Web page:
In today’s Gospel from the Mass (Luke 18:9-14), Jesus courageously get’s in the face of the powerful Pharisees, exposing their false righteousness:

 [9] He also told this parable to some who trusted in themselves that they were righteous and despised others: [10] “Two men went up into the temple to pray, one a Pharisee and the other a tax collector. [11] The Pharisee stood and prayed thus with himself, `God, I thank thee that I am not like other men, extortioners, unjust, adulterers, or even like this tax collector. [12] I fast twice a week, I give tithes of all that I get.’ [13] But the tax collector, standing far off, would not even lift up his eyes to heaven, but beat his breast, saying, `God, be merciful to me a sinner!’ [14] I tell you, this man went down to his house justified rather than the other; for every one who exalts himself will be humbled, but he who humbles himself will be exalted.”

Jesus demonstrates the willingness to get in the face of His errant children to correct them:

  • The Pharisees (meaning separated ones), thought that by attempting to keep strict observances of holiness, that they might influence God to bless Israel and cast the Romans out of Israel.  Taking the book of Moses and augmenting it with all kinds of rules and rituals that they created over centuries, the Pharisees built an oppressive regime which attempted to control every aspect of Jewish life.  They were tyrannical and yielded great power: the Gospels consistently show that the Pharisees opposed the Son of God.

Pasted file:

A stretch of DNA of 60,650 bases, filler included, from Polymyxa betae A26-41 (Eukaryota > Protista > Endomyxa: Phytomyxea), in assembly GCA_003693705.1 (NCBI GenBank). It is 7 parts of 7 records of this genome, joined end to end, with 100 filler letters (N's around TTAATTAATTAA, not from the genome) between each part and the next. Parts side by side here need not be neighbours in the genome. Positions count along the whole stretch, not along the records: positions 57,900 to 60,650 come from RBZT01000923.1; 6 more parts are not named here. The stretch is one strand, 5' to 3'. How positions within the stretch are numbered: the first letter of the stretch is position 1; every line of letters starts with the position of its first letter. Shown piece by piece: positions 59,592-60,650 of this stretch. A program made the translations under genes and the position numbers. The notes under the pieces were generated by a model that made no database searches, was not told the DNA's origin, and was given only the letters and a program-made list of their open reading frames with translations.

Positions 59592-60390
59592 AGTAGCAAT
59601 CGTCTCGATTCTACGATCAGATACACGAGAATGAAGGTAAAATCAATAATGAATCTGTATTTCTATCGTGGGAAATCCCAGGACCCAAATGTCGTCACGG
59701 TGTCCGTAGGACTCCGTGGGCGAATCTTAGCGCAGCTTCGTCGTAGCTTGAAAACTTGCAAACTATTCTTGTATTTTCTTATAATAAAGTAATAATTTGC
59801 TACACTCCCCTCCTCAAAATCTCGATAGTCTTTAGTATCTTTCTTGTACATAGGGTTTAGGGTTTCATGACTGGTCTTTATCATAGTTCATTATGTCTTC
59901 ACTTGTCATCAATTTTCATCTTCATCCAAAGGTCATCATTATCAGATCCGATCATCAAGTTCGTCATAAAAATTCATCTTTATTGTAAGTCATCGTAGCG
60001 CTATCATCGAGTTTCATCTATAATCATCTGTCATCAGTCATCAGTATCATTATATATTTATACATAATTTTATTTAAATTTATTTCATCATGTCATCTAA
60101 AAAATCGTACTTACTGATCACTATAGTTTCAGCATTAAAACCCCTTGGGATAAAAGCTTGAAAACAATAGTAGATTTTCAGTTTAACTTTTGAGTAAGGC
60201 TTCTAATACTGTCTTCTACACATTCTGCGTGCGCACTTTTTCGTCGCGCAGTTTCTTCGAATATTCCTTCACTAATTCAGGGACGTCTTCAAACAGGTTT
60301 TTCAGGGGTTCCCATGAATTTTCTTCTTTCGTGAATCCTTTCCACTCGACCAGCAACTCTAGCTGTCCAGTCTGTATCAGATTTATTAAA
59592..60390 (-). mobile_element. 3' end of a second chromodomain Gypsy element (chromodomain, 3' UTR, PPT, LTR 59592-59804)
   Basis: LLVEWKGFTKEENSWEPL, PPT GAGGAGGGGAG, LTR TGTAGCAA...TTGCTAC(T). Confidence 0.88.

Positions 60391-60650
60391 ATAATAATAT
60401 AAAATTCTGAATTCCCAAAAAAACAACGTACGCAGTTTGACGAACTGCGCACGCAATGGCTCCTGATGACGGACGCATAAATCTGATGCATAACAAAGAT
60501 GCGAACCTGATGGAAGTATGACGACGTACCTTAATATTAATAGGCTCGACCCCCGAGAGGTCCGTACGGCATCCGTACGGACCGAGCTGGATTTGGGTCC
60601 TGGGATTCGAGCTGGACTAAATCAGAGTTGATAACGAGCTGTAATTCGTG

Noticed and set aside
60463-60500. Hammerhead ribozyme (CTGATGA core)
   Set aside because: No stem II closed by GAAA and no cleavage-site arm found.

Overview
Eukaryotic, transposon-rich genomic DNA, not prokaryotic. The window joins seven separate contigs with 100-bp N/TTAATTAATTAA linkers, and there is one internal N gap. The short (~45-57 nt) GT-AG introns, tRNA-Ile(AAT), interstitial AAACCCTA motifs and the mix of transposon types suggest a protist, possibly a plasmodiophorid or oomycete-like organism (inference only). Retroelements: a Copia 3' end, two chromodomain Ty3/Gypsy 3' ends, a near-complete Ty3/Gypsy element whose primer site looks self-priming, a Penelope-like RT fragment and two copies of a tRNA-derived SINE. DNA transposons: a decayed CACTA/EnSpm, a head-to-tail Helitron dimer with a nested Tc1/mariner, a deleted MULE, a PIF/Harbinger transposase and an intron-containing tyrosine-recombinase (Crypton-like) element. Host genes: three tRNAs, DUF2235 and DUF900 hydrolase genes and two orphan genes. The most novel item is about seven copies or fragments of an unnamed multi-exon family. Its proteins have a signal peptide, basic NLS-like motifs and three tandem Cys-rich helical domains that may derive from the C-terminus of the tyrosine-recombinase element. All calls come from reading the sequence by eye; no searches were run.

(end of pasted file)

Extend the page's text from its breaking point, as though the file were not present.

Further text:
• Unfortunately for the Pharisees, their excessive focus on the plethora of minutia they created, left them completely blind to the bigger truths of personal holiness; to recognize one’s sinfulness and humbly seek God’s salvation.  The Pharisees focused on small saplings while completely missing the forest.
  • Jesus, ever courageous, goes directly to the heart of the matter, getting up close and personal and publicly exposing the Pharisees for the confused hypocrites that they were.
  • The Son of God is not afraid of rebuking the most powerful Jewish factions, even though He knows that they are conspiring to kill Him when He offers this devastating critique.
  •  Ultimately, they will kill Jesus, and unwittingly, usher in Christ’s salvation and the New Covenant in His Catholic Church.

Jesus is not afraid to “get in your face” when necessary.  He does it for our own good.

When He draws close to you, what will He see?